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A supertanker has departed from China en route to the Yemeni coast to prevent a catastrophic oil spill from a decaying tanker that has sat there for years.
The very large crude carrier (VLCC) set sail from Zhoushan, China, on Thursday as part of a United Nations coordinated operation to remove more than one million barrels of oil from the decaying FSO Safer supertanker off Yemen’s Red Sea coast that threatens a humanitarian, environmental, and economic catastrophe, the United Nations said in a statement.
The rescue tanker, the Nautica, was secured last month by the UN Development Programme (UNDP), and is expected to arrive at its final destination in early May.
The dangerous tanker, the Safer, has been moored off Yemen’s Ras Isa peninsula since 1988 and could explode or break up at any time, the UN said.
“We are in a race against time and I urge leaders in government, CEOs of corporations and any individual in a position to contribute to step forward and support us in keeping this operation, that is fast reaching a critical stage, on track,” said Achim Steiner, UNDP Administrator.
Funding has yet to be secured, according to the UN.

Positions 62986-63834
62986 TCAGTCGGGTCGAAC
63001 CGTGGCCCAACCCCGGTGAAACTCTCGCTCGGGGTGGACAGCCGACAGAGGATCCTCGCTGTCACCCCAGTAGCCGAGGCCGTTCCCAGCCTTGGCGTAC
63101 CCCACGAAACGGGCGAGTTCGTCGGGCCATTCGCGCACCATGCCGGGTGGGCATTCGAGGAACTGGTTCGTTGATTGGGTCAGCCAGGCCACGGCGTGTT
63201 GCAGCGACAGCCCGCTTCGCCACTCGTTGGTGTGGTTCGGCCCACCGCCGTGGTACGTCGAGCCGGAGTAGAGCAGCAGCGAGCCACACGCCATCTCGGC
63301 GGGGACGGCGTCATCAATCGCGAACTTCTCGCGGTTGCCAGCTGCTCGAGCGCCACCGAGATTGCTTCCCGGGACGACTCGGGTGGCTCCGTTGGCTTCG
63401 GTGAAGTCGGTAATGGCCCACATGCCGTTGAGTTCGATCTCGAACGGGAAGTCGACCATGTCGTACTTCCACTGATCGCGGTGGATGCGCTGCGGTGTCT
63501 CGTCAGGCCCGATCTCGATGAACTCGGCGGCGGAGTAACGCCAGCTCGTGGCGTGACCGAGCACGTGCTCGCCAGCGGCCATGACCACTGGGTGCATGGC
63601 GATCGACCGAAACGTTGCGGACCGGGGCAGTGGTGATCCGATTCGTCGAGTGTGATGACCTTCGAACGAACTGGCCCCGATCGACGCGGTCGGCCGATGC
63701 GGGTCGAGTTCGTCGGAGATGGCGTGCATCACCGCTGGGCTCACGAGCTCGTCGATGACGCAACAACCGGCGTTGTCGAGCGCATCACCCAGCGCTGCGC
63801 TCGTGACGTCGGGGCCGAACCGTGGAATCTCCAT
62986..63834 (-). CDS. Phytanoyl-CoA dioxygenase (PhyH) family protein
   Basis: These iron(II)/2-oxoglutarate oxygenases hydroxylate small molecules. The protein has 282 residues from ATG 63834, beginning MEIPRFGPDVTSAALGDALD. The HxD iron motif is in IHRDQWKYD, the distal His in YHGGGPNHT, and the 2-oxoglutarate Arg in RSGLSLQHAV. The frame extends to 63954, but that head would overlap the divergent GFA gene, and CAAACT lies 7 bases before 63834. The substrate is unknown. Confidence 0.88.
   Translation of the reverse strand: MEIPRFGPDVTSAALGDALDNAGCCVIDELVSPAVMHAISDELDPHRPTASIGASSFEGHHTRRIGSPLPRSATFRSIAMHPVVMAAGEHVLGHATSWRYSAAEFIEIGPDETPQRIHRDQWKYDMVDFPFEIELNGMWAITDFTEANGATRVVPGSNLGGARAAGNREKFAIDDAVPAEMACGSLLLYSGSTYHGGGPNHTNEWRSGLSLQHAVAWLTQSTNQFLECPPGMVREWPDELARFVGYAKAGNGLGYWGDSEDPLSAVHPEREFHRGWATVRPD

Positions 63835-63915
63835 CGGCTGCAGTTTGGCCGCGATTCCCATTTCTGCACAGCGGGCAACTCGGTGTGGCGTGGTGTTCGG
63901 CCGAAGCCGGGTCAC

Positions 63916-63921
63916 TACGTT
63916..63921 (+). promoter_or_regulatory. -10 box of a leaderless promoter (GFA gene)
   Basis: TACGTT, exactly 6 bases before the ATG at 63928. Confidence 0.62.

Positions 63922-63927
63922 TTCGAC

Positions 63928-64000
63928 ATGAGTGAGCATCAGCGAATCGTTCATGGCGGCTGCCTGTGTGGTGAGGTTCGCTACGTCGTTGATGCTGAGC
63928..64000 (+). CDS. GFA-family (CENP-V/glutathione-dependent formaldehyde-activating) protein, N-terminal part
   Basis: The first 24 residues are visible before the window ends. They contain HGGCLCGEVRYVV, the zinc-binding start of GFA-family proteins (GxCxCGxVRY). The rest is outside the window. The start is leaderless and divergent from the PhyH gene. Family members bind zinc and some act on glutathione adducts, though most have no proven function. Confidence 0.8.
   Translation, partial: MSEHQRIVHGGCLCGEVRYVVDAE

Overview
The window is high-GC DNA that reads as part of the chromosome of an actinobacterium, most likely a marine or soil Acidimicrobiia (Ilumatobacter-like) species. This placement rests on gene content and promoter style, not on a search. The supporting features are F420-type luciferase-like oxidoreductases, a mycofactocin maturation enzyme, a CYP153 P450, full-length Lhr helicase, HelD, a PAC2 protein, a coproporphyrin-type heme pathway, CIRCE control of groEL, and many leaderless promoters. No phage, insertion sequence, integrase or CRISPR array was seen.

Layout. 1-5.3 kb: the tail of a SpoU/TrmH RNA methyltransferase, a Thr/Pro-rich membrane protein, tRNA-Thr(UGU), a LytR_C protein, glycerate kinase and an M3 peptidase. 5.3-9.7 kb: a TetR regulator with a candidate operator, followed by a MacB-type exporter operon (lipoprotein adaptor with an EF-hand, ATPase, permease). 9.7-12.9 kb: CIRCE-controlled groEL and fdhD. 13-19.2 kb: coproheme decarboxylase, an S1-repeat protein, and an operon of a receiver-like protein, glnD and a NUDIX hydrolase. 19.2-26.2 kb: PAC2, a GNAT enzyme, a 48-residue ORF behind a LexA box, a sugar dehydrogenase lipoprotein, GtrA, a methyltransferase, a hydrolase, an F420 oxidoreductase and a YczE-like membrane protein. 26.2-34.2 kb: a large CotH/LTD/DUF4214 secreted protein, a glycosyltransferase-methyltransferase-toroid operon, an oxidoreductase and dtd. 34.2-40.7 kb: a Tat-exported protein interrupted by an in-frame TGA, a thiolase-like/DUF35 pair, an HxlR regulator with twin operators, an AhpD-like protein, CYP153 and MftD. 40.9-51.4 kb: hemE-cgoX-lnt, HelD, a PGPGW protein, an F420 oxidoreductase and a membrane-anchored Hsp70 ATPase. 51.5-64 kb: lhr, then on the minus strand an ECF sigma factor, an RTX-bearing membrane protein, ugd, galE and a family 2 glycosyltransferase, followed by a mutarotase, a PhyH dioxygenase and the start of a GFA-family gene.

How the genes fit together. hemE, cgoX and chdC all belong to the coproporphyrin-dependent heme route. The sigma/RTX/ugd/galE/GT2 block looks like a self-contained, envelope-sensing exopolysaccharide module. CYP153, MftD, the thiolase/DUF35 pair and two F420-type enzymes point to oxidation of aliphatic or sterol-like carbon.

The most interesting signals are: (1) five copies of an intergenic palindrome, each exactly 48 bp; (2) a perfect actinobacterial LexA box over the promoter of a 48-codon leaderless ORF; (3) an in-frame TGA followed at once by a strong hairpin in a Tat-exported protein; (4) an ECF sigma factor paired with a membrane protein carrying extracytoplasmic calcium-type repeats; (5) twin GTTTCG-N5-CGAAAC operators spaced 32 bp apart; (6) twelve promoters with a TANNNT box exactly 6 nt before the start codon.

“While the project has received significant international support, the spiraling cost for VLCCs, in a market affected by the war in Ukraine, and other factors, means more funding is needed to complete the emergency phase of the plan. As of 4 April, the UN had received firm commitments for $95 million. The total budget for this first phase is $129 million, leaving a gap of $34 million,” the UN said.
The UN has been warning for years that the tanker off the Yemeni coast could explode or sink, in warnings that an environmental disaster and potential disruption of oil shipping routes around the Red Sea is waiting to happen.
By Tsvetana Paraskova for Oilprice.com
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Tsvetana is a writer for Oilprice.com with over a decade of experience writing for news outlets such as iNVEZZ and SeeNews.